Review Roundup - I'm doing my part!


Asa Butterfield stars as ridiculously named space cadet Ender Wiggin (or is it the other way around? These both sound like bad fantasy monikers) in this mix of teen melodrama and creepy war time dystopia story. There's a lot of war games, training camp (high school) angst and character alienation along the way. It's surprisingly dark at times, and those moments are easily the most interesting parts as the morality of what is being done is questioned and the concerning training methods involved are set out. In a world obviously indoctrinated into preparation for an alien attack, children are drafted into military service for their apparently faster minds and unpredictable thought patterns - though the ease of brainwashing them would seem to be the most obvious factor when the battlefield is controlled by screens and not physical ability. There are some neat visual set pieces and the pacing isn't too bad but whether this is all executed well enough to form a compelling narrative is another question.

The cast are hit and miss as you'd expect from a child actor heavy film, but nobody is distractingly awful. The veterans fare less well and though Harrison Ford has a few good moments he never looks or sounds too pleased to be on camera, perhaps part characterisation and part phoning it in, it's hard to distinguish at times. Later on Ben Kingsley arrives to add a bit of personality but never gets anything notable to do. Butterfield isn't bad in the title role but the protagonist's character arc is a little underwritten which is a shame as his development has a few interesting pitfalls such as violent behaviour in his genes and social problems in his brain. The problem seems to be there is too much material and not enough focus - there's a lot of psychological trauma to be mined, there are hints of what life on Earth has become, war as a game for kids; and these elements could be stronger if they'd pulled it together.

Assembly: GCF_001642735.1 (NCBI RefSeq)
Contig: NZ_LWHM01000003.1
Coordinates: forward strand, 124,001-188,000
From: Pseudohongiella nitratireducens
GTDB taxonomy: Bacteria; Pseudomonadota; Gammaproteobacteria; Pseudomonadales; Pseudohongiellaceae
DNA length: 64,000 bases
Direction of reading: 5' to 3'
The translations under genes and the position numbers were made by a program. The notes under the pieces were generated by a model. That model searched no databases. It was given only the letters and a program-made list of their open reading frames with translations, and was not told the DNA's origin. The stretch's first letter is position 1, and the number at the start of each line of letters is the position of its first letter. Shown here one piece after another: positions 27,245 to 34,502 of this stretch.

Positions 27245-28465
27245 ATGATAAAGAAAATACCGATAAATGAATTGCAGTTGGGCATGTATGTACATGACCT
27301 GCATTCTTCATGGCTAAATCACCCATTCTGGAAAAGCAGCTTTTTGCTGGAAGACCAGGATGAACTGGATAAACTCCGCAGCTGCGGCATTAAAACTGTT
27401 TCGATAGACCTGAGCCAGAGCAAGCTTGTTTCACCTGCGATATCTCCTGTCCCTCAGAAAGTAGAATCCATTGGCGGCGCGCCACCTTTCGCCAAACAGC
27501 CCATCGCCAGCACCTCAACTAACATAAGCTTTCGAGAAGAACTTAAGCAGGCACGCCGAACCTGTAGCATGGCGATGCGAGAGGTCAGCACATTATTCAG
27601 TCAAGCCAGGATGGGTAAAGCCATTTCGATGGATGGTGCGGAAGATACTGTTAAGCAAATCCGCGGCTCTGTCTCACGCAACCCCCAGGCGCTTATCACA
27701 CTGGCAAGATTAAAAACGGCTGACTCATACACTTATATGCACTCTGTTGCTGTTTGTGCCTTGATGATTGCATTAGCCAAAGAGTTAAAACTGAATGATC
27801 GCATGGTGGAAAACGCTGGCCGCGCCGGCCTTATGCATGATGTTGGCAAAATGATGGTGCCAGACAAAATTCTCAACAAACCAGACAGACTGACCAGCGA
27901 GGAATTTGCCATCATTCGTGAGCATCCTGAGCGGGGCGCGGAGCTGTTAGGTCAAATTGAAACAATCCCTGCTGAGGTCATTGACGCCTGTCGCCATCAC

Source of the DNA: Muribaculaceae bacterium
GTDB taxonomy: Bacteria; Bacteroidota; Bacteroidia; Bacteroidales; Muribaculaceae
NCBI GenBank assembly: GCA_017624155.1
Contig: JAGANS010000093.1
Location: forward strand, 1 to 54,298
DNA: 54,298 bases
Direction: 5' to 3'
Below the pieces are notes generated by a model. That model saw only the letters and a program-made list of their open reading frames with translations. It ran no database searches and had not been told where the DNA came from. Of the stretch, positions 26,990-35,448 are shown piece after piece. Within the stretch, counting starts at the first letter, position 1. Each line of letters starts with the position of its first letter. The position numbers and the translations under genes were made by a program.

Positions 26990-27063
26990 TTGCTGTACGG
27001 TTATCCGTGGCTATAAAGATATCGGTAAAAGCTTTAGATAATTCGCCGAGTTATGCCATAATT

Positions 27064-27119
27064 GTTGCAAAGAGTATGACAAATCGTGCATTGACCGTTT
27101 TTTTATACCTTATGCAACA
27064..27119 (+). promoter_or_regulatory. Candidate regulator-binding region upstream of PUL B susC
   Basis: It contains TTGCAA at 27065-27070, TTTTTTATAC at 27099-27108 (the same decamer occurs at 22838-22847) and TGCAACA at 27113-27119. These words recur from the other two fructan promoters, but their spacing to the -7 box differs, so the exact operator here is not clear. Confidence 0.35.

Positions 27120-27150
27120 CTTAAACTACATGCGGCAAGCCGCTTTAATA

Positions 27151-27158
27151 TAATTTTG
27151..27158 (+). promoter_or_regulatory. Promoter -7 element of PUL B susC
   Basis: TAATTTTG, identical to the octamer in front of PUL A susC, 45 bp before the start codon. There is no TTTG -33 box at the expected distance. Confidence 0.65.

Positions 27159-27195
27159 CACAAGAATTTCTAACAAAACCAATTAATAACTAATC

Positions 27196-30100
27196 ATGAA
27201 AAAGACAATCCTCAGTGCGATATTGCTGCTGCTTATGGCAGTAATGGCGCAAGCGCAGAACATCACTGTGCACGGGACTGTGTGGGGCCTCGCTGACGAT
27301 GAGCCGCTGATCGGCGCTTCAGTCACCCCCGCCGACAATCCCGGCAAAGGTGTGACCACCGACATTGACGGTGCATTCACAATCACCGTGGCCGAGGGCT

The effects sequences are reasonable with some fun zero gravity moments. However the climactic space battle is like a mix between those magic touch screens in Minority Report and watching someone play Galaga. I have no idea why they chose to portray it with so much on screen display imagery instead of mixing it up with actual battle perspective shots and being able to see what is happening on a smaller scale; it gets tedious incredibly fast. They reuse footage of the first alien attack several times as a propaganda message early on to set the story up, and the dog fight sequence shown there is a lot more impressive. Add to this some mixed messages about what the enemy forces are really planning just before the whole thing is suddenly cut short and the result is unsatisfying. I presume they meant to expand on the idea of two forces clashing because of a failure to communicate, but like the best ideas presented during the film it's never fleshed out properly.



There's a short teaser done for laughs at the start of this, where the dumb factor is high and it ends quickly enough to warrant a quick smirk - the opposite effect of the film itself. It's hard to understand how the feature itself is done in such a boring way, after all they don't exactly have a lot of material to work with here. Machete kills the bad guys and gets the ladies. That's it. But instead of a quick say 80 minutes or less (it could be less) they drag it out for a lot longer right up to the point where the joke is dead. And it was pretty DOA the last time.